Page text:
How do you assess a popliteal pulse?

‌Wrap your hand around your knee so your fingers are against the soft spot in the back of your knee. ‌Slowly press your fingers into this soft spot until you can feel your pulse. It should feel like a steady pulse once or twice per second. This is your popliteal pulse.

Is the popliteal pulse palpable?

Place your hands around the knee and push the tips of your fingers into the popliteal fossa in an effort to feel the popliteal pulse. Even then, it may not be palpable, which is not clinically important if you can still identify the more distal pulses (see below).

What does 2+ pulse mean?

Palpation should be done using the fingertips and intensity of the pulse graded on a scale of 0 to 4 +:0 indicating no palpable pulse; 1 + indicating a faint, but detectable pulse; 2 + suggesting a slightly more diminished pulse than normal; 3 + is a normal pulse; and 4 + indicating a bounding pulse.

Why is the popliteal pulse hard to find?

The pulse of the popliteal artery is difficult to feel as the artery is not superficial and does not cross a prominent bone. Its pulse may be palpated by various methods. All should be attempted before concluding that it is absent: The examiner feels along the line of the artery with the finger tips of both hands.

Is the popliteal pulse hard to find?

The popliteal pulse, located at the back of the knee (popliteal artery), is the most challenging pulse to find in the body. The person may just have deep vessels or thick muscles preventing you from feeling the rhythm in the artery.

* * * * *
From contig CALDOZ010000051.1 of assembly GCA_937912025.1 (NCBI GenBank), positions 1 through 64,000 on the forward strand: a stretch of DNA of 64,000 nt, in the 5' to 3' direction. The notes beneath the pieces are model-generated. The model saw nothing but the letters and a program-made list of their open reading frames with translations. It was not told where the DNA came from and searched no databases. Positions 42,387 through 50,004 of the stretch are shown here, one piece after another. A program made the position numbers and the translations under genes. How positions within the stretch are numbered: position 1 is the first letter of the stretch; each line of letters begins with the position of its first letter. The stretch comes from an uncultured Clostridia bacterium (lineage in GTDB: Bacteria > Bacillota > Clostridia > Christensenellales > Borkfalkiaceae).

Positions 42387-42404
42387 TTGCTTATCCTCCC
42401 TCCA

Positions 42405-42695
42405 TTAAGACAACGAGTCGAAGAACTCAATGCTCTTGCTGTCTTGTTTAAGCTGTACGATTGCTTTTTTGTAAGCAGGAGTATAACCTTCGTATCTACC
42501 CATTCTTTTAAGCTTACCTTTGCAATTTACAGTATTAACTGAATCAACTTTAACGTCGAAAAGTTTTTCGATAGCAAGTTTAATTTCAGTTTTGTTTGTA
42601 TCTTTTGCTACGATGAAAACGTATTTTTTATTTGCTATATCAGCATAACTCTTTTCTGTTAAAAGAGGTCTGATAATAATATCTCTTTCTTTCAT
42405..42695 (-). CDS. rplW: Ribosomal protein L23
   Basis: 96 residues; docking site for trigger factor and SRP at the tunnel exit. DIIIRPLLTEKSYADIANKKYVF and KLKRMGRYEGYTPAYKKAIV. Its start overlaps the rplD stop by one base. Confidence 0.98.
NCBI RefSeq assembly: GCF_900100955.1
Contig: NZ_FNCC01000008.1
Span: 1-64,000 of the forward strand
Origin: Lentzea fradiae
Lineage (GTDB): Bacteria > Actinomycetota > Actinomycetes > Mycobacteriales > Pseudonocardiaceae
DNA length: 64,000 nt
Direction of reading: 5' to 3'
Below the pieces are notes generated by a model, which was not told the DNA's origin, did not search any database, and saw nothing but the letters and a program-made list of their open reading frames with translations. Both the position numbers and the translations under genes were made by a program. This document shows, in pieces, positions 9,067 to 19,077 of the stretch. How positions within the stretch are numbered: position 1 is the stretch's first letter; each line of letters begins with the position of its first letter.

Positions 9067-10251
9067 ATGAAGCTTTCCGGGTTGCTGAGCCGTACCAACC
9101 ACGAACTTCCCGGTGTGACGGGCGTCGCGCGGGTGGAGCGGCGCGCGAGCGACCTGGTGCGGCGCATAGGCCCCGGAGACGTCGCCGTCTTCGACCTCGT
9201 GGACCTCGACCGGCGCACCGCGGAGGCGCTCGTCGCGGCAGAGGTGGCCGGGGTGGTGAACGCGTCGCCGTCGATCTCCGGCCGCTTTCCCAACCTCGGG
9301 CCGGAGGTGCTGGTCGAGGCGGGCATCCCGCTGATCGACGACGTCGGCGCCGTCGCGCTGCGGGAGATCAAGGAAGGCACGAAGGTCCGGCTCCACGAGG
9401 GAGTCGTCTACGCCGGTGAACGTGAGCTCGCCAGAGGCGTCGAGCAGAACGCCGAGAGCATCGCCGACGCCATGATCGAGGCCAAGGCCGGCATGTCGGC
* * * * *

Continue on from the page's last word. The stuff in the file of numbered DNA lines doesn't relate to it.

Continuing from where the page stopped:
Why do thighs pulsate?

Common causes that are usually minor Twitching can occur after physical activity because lactic acid accumulates in the muscles used during exercise. It most often affects the arms, legs, and back. Muscle twitches caused by stress and anxiety are often called “nervous ticks.” They can affect any muscle in the body.

When would you take a popliteal pulse?

A doctor might check for a popliteal pulse to evaluate how well blood is flowing to the lower leg. Some of the conditions where a doctor may check the popliteal pulse include: Peripheral artery disease (PAD). PAD occurs when damage or narrowing of the arteries affects blood flow to the lower legs.

What should you never use to measure a pulse?

Checking your pulse on the wrist You can easily check your pulse on the inside of your wrist, below your thumb. Gently place 2 fingers of your other hand on this artery. Do not use your thumb, because it has its own pulse that you may feel.

Which is the best way to detect a popliteal pulse?

Get the patient to lie flat. The popliteal pulse can be more difficult to detect than other pulses, so you want to make sure you have good access to the area. Start by having the patient lie down flat on their back if possible. If it is not possible for them to get on their back, have them lie down on their side.

Can you feel a pulse in the popliteal fossa?

The pulsation will feel like a heartbeat, usually steady and even in nature. Sometimes you may have to press very deep into the popliteal fossa to feel the pulse. Some people have a lot of tissue on the back of their knee. Note if you feel any other masses or weakened areas of tissue, such as a potential aneurysm.

How do you find the popliteal artery in the knee?

Now that you know where the popliteal artery is located, here’s how you can identify it: In a seated or lying position, slightly bend your leg at the knee, but not so bent that your foot is flat on the floor. Place your hands around the front of your knee so your fingers are on the back portion of your knee.

What should I do if I feel a pulse in my knee?

Place your hands around the knee and push the tips of your fingers into the popliteal fossa in an effort to feel the popliteal pulse. Note whether it feels simply pulsatile (normal) or enlarged and aneurysmal (uncommon).